Cover letter to the Journal of the National Cancer Institute, which accompanied the manuscript submission October 30, 2002.

October 30, 2002

Journal of the National Cancer Institute
Oxford University Press, Suite 500
8120 Woodmont Ave.
Bethesda, MD 20814-1270

Dear Editor:

Enclosed for your consideration is an original research article, entitled "Platinum resistance determined by cell culture drug resistance testing (CCDRT) predicts for patient survival in ovarian cancer."

1. All authors of this research paper have directly participated in the planning, execution, or analysis of this study.
2. All authors of this paper have read and approved the final version submitted.
3. The contents of this manuscript have not been copyrighted or published previously.
4. The contents of this manuscript are not now under consideration for publication elsewhere.
5. The contents of this manuscript will not be copyrighted, submitted, or published elsewhere, while acceptance by the Journal is under consideration.
6. There are no directly related manuscripts or abstracts, published or unpublished, by any authors of this paper.

The Methods section is extraordinarily long (7067 words). This was necessary to describe in clear detail how everything was done. It was written with the intent of serving as a procedure manual for other investigators who wish to confirm and build upon this work. Presumably, material from this section could be published only on your internet site, should space limitations prevent publication in the print journal.

I belatedly discovered that we deviated slightly from your specifications for the figures. Specifically, the two bar graphs contain some gray-shaded bars and all of the figures have the figure title printed on the same page as the figure. In the event that the manuscript is accepted for publication, I would certainly revise these figures to meet your specifications.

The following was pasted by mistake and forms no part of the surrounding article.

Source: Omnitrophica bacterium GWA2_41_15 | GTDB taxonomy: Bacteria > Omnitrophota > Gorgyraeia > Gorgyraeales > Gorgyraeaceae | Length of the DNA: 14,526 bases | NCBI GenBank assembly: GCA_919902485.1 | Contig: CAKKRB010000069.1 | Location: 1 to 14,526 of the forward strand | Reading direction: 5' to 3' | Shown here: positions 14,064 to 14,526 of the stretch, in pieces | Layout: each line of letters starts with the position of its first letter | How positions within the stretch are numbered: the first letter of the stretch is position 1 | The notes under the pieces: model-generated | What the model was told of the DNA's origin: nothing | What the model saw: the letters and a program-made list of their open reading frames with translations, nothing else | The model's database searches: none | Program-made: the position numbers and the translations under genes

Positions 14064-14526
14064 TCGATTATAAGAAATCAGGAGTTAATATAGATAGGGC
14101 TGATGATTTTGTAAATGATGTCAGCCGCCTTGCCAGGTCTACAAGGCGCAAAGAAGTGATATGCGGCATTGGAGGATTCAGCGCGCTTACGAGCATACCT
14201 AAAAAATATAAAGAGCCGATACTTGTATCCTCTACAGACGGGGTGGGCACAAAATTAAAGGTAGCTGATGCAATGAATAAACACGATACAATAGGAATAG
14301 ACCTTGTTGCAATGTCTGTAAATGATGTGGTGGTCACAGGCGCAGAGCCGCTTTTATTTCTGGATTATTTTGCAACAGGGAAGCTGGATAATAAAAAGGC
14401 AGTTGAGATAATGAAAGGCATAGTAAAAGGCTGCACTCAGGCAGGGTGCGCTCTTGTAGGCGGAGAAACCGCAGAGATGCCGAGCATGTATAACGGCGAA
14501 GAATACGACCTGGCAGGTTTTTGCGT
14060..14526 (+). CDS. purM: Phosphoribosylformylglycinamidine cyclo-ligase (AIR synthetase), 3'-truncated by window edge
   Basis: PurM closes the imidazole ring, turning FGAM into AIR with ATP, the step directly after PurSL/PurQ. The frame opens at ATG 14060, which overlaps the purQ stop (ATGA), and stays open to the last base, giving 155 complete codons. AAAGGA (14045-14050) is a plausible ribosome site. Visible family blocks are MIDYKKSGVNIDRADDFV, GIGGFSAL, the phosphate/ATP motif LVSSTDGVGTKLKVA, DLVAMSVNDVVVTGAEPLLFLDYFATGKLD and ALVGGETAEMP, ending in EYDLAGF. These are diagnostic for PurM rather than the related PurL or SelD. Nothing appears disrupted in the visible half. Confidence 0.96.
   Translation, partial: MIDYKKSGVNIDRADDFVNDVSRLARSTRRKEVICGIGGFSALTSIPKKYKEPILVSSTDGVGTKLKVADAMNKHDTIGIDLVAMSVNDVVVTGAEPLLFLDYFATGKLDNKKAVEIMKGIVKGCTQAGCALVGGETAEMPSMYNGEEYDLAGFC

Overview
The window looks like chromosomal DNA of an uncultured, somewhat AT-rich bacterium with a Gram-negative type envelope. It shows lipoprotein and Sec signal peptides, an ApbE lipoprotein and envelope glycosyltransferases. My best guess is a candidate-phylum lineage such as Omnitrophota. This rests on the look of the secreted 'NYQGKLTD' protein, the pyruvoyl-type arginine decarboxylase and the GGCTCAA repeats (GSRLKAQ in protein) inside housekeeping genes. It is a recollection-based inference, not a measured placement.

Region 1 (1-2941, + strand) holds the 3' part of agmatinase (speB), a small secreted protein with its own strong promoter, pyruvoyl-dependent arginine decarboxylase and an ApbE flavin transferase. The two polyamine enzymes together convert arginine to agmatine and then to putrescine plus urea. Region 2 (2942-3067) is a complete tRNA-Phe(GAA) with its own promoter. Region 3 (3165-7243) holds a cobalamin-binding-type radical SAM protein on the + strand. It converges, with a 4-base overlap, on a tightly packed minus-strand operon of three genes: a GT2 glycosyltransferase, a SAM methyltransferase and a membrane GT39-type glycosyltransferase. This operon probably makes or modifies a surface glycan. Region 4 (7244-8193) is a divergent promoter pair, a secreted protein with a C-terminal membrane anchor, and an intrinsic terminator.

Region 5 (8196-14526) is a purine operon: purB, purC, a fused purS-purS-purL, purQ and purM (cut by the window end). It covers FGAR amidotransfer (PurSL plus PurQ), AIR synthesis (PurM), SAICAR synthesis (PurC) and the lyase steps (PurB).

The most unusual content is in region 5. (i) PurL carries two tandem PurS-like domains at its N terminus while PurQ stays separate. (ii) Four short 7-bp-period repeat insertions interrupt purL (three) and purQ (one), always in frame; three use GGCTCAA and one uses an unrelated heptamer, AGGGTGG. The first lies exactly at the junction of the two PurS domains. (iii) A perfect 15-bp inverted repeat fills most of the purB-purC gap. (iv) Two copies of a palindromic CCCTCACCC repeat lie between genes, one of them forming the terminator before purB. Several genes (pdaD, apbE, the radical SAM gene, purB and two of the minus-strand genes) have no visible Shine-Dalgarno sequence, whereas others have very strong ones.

I would like to make several statements of a somewhat personal nature, which might be described as being preemptively defensive. I make these statements on the basis of my experiences during 23 years of full-time work in the field of inquiry described in this paper.

Firstly, I wish to defend my introductory statement that 30 years of prospective, randomized trials in ovarian cancer have largely been a waste of time, money, and human lives. During the past two years, three separate review papers have directly stated that platinum-based combination therapy has been proven superior to single agent alkylator therapy. This erroneous conclusion is entirely based on a meta-analysis by the Advanced Ovarian Trialists Group in which the published findings were misleadingly obfuscated. With some effort, I obtained the actual data, which are enclosed. Anyone without a vested interest in the prospective, randomized clinical trials system would readily conclude that the alleged superiority of platinum combinations has been by no means proven. Nor would an objective reviewer conclude that platinum/taxane therapy has been proven superior to single agent platinum. So the truth is that, after 30 years of criticizing assay-directed therapy because it hasn't been proven to be superior to empiric therapy (not because the trials have been done and failed, but because no one will agree to support the trials), the proponents of the paradigm of identifying the best empiric treatment for the average patient through prospective randomized trials are left with a basket of unproven conclusions which have ascended to the entirely undeserved status of "standard therapy."

Secondly, it is entirely predictable that reviewers will want to dismiss the enclosed study because it was performed by a physician in private, solo practice, unaffiliated with a major cancer group or hospital. They will note the absence of "central pathology review." They will be suspicious of the unconventional method for determining death dates. They will note the lack of information regarding precise chemotherapy given, response data, and progression-free survival data. They will be suspicious of the stringency (and honesty) of data collection, review, and interpretation. Even if they are willing to get past all of the above (by carefully reading and objectively considering our very stringent and eminently verifiable methodology and data), they will fall back on the time honored criticism that we still don't have prospective, randomized trials of "standard" versus assay-directed therapy.